Friday, April 29, 2011

More of the vanished: Auckland's Market Building c.1917


Updated 31 May 2012: David has installed another version of his work, on his own YouTube account, with accompanying soundtrack.

David Hirtzell, who gave us long-gone Kilbryde in digital format, and roves around looking for remains of the past, has also prepared a very cool animation: a fly-through tour of the Market Square block in central Auckland c.1917, the site of today's Aotea Square, Civic Building, Aotea Centre, and the Civic Theatre. Working on the base provided by the 1908-1919 City of Auckland map from Auckland Council Archives, David search through the Heritage Images Online from Sir George Grey Special Collections, Auckland Central Library, especially those from the James D Richardson collection depicting the old market building in the centre of the block in 1921. Together, the collection of images applied to what was known of the buildings and the layout come to an estimated date of c.1917.

Here's the animation, best seen in full-screen mode, viewable via YouTube:


And, of course, some history ...

In 1855 an area of just over 6 acres, bounded by Queen, Grey, Cook, Albert and Wellesley Streets, was secured as a Market Reserve for the citizens of Auckland, during the period of the first Auckland City Council. Hardly a great place to have a  public market, many felt: the area was the swamp formed by Wai Horotiu, the Liger Creek, and was still in a swampy, “unsanitary” condition into the late 1860s. Plans were made to drain the market reserve by the City Board which preceded the later (second) Auckland City Council. The “filling in” of the reserve was to continue until 1872.

The laying of the foundation stone for the market building in November 1872 didn't exactly go without a hitch.


The preliminary arrangements for laying the first stone were completed early in the morning. A stand with seats had been erected for the accommodation of those ladies who had received invitations from the contractor. ... A platform had been erected for the accommodation of the Mayor and those speakers who might follow him ; as also for the representatives of the Press. The framework had however been so temporarily put together, and was altogether composed of such slender materials, that no sooner had the reporters taken their seats than it came down with a crash. Several hands were put on to repair damages, but these were as temporary as the original structure, and, before the proceedings had terminated, there was a second and irreparable breakdown. 

At the rear of the ladies' stand a refreshment stall had been put up by Mr. Williams, landlord of the Anchor Hotel. This was specially intended for the Volunteers, who were regaled, by order of the Mayor, on behalf of the City Council. A strongly-framed timber triangle had been erected, to which were attached a crab-winch and chain for hoisting a scoria block intended to cover the basement stone, out of which an oblong square hole had been cut to allow of the deposits which will be hereafter mentioned. ... Outside of the military square from 1,300 to 2,000 of the citizens were present to witness the ceremony, but of this number only a small percentage could see what was taking place, and none could catch the words of the speakers.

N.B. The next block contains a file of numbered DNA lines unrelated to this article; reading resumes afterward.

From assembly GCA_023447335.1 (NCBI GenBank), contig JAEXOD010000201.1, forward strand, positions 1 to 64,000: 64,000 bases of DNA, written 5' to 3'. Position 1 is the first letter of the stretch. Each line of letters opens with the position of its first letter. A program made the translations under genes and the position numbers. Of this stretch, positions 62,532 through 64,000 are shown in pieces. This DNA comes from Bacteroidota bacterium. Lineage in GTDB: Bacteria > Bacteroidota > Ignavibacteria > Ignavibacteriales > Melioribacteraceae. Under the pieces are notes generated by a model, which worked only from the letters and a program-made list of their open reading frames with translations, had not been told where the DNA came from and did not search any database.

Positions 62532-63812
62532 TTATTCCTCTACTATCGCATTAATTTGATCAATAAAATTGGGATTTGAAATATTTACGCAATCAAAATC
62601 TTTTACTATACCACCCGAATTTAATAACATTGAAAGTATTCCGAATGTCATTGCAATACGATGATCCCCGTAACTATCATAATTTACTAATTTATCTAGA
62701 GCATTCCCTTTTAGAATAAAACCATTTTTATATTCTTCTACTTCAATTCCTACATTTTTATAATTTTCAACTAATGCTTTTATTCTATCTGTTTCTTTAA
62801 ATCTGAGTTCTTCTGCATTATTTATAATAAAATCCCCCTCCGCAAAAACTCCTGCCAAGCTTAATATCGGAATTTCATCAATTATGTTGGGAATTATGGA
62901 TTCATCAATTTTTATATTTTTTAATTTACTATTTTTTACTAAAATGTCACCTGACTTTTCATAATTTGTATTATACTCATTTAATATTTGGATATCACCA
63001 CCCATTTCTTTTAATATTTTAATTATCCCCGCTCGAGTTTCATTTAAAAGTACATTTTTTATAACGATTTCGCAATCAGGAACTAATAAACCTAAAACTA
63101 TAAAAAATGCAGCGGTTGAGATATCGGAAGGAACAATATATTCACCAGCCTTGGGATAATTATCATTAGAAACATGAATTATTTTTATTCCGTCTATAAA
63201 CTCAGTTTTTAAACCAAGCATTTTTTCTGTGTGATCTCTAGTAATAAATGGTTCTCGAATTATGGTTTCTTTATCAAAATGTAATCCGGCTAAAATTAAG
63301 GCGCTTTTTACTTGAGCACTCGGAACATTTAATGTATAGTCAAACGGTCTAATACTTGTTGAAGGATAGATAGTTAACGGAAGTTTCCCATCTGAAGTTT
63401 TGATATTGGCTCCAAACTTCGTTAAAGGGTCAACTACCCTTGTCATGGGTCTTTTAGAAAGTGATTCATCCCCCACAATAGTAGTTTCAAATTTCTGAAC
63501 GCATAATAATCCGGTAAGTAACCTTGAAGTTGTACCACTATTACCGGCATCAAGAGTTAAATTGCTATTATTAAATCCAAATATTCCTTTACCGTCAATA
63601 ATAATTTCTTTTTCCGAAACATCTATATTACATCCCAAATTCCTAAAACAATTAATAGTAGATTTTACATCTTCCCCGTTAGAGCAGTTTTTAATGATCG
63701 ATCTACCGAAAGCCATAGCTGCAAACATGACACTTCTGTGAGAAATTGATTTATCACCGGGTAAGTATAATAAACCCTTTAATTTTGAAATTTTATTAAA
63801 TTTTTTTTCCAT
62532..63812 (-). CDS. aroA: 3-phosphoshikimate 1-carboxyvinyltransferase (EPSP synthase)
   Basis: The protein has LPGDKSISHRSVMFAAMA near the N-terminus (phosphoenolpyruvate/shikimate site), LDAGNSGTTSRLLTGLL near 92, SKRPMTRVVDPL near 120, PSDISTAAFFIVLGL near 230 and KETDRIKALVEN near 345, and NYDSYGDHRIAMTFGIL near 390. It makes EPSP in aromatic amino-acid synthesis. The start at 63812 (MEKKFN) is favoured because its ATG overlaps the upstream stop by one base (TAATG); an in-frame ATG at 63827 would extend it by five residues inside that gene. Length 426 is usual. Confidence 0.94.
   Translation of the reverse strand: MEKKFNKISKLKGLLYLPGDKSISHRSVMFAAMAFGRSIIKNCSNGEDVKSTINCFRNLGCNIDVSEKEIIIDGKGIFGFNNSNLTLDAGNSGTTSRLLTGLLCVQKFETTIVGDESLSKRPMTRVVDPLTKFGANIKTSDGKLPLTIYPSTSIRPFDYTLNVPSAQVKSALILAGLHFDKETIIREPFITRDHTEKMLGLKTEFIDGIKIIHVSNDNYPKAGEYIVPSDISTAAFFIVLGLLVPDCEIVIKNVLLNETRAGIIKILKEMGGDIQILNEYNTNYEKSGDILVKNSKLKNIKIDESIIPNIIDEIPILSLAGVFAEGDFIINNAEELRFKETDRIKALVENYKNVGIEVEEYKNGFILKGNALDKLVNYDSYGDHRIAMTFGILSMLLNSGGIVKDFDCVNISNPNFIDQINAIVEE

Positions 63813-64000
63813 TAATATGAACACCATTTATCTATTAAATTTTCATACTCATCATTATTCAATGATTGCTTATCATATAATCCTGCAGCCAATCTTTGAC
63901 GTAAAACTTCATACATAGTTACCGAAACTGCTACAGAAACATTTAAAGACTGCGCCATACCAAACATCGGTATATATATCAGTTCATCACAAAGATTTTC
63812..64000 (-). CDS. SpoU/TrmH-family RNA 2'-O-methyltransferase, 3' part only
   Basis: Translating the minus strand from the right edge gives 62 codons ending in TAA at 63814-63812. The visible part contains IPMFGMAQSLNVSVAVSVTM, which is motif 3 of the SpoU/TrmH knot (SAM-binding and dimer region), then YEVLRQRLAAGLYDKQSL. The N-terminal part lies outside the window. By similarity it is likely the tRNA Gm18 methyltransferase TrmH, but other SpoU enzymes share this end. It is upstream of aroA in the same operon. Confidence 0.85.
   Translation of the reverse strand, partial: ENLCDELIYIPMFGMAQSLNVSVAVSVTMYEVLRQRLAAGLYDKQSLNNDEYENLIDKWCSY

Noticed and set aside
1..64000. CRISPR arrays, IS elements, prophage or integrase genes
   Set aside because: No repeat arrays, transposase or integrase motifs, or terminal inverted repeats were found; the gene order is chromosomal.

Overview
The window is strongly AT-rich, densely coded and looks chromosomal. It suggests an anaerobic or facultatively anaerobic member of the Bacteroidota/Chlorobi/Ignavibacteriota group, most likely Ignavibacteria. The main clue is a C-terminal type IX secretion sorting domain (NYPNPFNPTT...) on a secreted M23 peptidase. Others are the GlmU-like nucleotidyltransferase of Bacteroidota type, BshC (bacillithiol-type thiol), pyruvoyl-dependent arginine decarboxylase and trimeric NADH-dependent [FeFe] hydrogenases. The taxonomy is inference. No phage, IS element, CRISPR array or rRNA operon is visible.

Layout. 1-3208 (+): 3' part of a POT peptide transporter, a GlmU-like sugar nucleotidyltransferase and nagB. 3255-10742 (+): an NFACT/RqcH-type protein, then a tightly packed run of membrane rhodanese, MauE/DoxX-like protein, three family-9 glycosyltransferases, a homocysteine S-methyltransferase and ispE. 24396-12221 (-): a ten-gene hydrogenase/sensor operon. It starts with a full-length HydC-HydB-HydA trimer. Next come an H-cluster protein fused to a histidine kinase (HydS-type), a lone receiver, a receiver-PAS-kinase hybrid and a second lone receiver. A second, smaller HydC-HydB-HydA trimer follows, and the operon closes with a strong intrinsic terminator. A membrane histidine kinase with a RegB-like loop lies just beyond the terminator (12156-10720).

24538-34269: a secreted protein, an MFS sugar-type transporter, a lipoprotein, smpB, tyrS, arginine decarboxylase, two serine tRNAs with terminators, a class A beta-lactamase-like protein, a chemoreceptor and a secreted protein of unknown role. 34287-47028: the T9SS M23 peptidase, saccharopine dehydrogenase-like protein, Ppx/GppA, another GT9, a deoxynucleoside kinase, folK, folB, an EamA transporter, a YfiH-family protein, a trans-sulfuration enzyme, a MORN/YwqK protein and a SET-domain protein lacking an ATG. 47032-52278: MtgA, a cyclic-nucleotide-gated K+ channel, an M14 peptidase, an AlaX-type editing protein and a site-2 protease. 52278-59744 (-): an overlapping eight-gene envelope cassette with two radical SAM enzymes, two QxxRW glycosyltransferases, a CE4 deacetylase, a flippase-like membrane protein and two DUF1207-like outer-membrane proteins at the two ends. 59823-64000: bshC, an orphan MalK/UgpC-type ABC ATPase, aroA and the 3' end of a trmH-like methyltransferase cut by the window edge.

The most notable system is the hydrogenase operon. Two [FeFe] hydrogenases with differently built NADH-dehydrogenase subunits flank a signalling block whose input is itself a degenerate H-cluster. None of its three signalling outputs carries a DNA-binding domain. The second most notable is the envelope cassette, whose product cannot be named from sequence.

Southern Cross 12 November 1872

David, who found this piece on the laying of the foundation stone, wondered what became of it when the building was later demolished. Good question.

Mr. Anderson, the City Surveyor, now presented his Worship with the plans of the building, and in accordance with the usual custom expressed a hope that his Worship would lay the foundation-stone properly, as upon it depended tho stability of the structure. Mr. Brodie, the Town Clerk, handed his Worship the articles to be deposited in the stone, consisting of a copy of the Daily Southern Cross newspaper, of the New Zealand Herald, the Evening Star, the Weekly News, and the Weekly Herald ; and also the different coins of the realm, from a threepenny piece to a five shilling piece. He also read the following parchment-scroll, which was likewise to be deposited in the stone :— " The Foundation Stone of the Auckland Market was laid by his Worship the Mayor, P. A. Philips, Esq , on Monday, the 11th of November, Anno Dommi, 1872. Tricesimo Sexto Victoriae Regina. Sir G. B. Bowen, KCB., Governor of the Colony ; T. B. Gillies, Esq , Superintendent of the Province. The following are the names of the City Councillors in office at the time:—Henry Isaacs, Esq. ; Richard Hobbs, Esq. ; F. L. Prime, Esq. ; Stannus Jones, Esq. ; Thomas Williams, Esq. ; John Cosgrave, Esq. ; W. J. Hurst, Esq. ; J. M. Dargaville, Esq. ; George Holdship, Esq. This Building is erected by the City Corporation at a cost of £3,500. Architect, William Anderson, City Surveyor; Contractor and Builder, M. Donaher. (Signed) Philip A. Philips, Mayor; P. Brodie, Town Clerk." The box containing these articles was then placed in the receptacle for the purpose, and His Worship then performed the ceremony of laying the stone in the customary manner, declaring it at the conclusion to be truly laid; after which cheers were given for the Queen, the Prince of Wales, the Mayor, the Superintendent, the contractor, and the ladies. The Volunteers then marched off to their respective Drill-sheds ; the people dispersed ; and his Honor the Superintendent, the Mayor and Municipal authorities, and those invited, adjourned to luncheon.

The market was completed in 1873, a cruciform timber building with corrugated iron roof, 270 ft long with a thoroughfare 37 feet wide. From 1875, under the “Auckland City Endowments and Reserves Act” of that year, the City Council were empowered to lease the street frontages around the Market, and lay roads through the land.